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The Government Accountability Institute, a watchdog non-profit organization, calculated the number of times Obama has received daily oral intelligence briefings, or the Presidential Daily Brief (PDB). The group found that as of Sept. 29, the President had attended 42.4 percent of PDBs during his first term and 41.3 percent during his second term.
The report came days after Obama told 60 Minutes that Director of National Intelligence James Clapper has “underestimated” the strength of Islamic State, the militant group currently the target of US-led airstrikes on its holdings in Syria and Iraq.
“I think our head of the intelligence community, Jim Clapper, has acknowledged that I think they underestimated what had been taking place in Syria,” Obama said.
The statement infuriated some in the intelligence and defense communities. One anonymous former senior Pentagon official told the Daily Beast that Obama is surely getting valuable information about Islamic State, also known as ISIS or ISIL, from intelligence reports.
“Either the president doesn’t read the intelligence he’s getting or he’s bullshitting,” said the former official who is familiar with jihadist actions in Syria and Iraq.
After a previous tally of PDB attendance in 2012, the White House said that Obama always receives a copy of such intelligence reports on his secure iPad, and that the White House public schedule is, at times, inconsistent with how and when the President’s daily meetings and events are announced or termed.
“It's pretty well-known that the president hasn’t taken in-person intelligence briefings with any regularity since the early days of 2009,” an Obama national security staffer told the Daily Mail on Monday. “He gets them in writing.”
The staffer added that Obama has been warned of Islamic State for years.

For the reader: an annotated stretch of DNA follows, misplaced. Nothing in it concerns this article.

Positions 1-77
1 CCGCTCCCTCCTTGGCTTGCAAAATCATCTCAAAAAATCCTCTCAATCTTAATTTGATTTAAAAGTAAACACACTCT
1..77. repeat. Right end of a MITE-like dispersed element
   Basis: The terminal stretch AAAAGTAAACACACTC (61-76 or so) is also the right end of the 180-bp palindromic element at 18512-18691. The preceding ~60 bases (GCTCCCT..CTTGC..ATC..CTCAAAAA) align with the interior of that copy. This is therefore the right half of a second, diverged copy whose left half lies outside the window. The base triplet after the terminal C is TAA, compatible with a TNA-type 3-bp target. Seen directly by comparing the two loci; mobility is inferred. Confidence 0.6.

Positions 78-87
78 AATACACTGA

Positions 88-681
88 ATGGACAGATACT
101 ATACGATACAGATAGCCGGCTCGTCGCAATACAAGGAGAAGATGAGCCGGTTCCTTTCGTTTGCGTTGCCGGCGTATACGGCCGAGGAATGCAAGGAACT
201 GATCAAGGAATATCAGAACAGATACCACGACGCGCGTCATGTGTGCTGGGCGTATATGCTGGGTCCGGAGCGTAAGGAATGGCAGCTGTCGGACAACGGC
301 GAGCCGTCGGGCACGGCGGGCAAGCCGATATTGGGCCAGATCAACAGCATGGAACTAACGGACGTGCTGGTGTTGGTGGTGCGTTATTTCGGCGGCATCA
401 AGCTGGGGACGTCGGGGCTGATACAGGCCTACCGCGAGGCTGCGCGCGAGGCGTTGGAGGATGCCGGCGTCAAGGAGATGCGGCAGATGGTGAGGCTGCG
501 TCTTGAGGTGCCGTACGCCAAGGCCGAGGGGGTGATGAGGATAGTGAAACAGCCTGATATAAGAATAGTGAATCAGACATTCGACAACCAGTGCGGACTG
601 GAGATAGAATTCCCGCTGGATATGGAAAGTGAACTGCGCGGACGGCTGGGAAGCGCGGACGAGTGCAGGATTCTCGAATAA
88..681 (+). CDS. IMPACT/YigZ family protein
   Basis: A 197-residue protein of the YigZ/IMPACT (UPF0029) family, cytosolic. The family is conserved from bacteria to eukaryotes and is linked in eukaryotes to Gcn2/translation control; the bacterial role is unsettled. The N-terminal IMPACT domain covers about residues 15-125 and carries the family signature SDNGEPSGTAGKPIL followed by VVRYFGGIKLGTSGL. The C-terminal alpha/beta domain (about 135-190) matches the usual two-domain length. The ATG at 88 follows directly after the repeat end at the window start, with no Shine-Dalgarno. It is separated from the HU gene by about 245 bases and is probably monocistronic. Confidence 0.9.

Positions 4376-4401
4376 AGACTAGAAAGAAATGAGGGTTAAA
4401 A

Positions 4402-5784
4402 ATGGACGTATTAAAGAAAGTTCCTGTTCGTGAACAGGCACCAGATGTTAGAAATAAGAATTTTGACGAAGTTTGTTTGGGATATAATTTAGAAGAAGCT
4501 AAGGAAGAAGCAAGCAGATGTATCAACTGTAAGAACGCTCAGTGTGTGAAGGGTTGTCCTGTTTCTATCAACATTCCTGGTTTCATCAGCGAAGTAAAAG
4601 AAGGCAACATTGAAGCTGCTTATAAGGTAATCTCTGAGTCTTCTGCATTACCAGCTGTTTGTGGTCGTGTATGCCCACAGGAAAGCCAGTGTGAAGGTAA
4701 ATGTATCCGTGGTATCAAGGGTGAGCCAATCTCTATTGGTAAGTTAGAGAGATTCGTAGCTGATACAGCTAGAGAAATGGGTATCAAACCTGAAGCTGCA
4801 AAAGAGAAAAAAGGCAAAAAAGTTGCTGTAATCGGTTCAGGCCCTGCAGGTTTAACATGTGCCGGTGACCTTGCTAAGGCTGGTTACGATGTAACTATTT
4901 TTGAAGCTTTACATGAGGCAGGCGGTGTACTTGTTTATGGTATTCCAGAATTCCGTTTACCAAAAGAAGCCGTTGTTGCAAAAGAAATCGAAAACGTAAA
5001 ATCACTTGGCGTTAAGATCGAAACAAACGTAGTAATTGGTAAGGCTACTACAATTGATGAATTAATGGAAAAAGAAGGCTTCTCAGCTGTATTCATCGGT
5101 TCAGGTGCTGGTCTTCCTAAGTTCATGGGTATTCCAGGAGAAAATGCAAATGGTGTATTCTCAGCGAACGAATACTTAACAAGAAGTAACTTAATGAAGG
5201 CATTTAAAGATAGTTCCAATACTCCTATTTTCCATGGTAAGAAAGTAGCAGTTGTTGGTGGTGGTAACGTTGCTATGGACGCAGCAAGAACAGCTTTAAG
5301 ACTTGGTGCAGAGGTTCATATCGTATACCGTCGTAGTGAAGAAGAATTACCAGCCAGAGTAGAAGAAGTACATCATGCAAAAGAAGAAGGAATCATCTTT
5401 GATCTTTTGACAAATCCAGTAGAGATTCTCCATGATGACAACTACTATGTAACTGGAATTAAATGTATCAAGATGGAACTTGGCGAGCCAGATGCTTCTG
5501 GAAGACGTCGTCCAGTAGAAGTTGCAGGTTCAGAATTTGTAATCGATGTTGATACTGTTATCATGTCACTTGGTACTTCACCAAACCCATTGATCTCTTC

“Unless someone very senior has been shredding the president's daily briefings and telling him that the dog ate them, highly accurate predictions about ISIL have been showing up in the Oval Office since before the 2012 election,” the security staffer said.
The Washington Post analyzed how past presidents had handled the PDB when the previous Obama attendance record was reported in 2012. Thomas S. Blanton, director of the National Security Archive at George Washington University, said there has been “lots of variation in the briefing patterns” among presidents, with varying degrees of engagement no matter if the president received oral briefings or preferred written reports.
For instance, George W. Bush "wanted personal and oral, and that matched CIA’s institutional interest in face to face with the president, much better for their bureaucratic politics, but unclear how good it was for presidential decision making,” Blanton said. “On Iraq WMD [weapons of mass destruction], the direct brief was clearly pernicious; reading might have pointed to the dissents, but the briefers did not.”
“Thinking back over the eight years of the two Reagan administrations, the Agency’s briefing officer remembered only one or two occasions when the National Security Adviser took him into the Oval Office to brief the President directly.”
In contrast, former CIA director George H.W. Bush, Reagan’s vice president and eventual successor in the Oval Office, pored over intelligence reports and received the oral briefing. Overall, Helgerson wrote that he had a remarkable relationship with the intelligence community.
The previous attendance report came just one day before US Ambassador to Libya Christopher Stevens, among others, was killed in an attack on the US consulate in Benghazi by Islamic militants, igniting further criticism of how Obama processes national intelligence reports.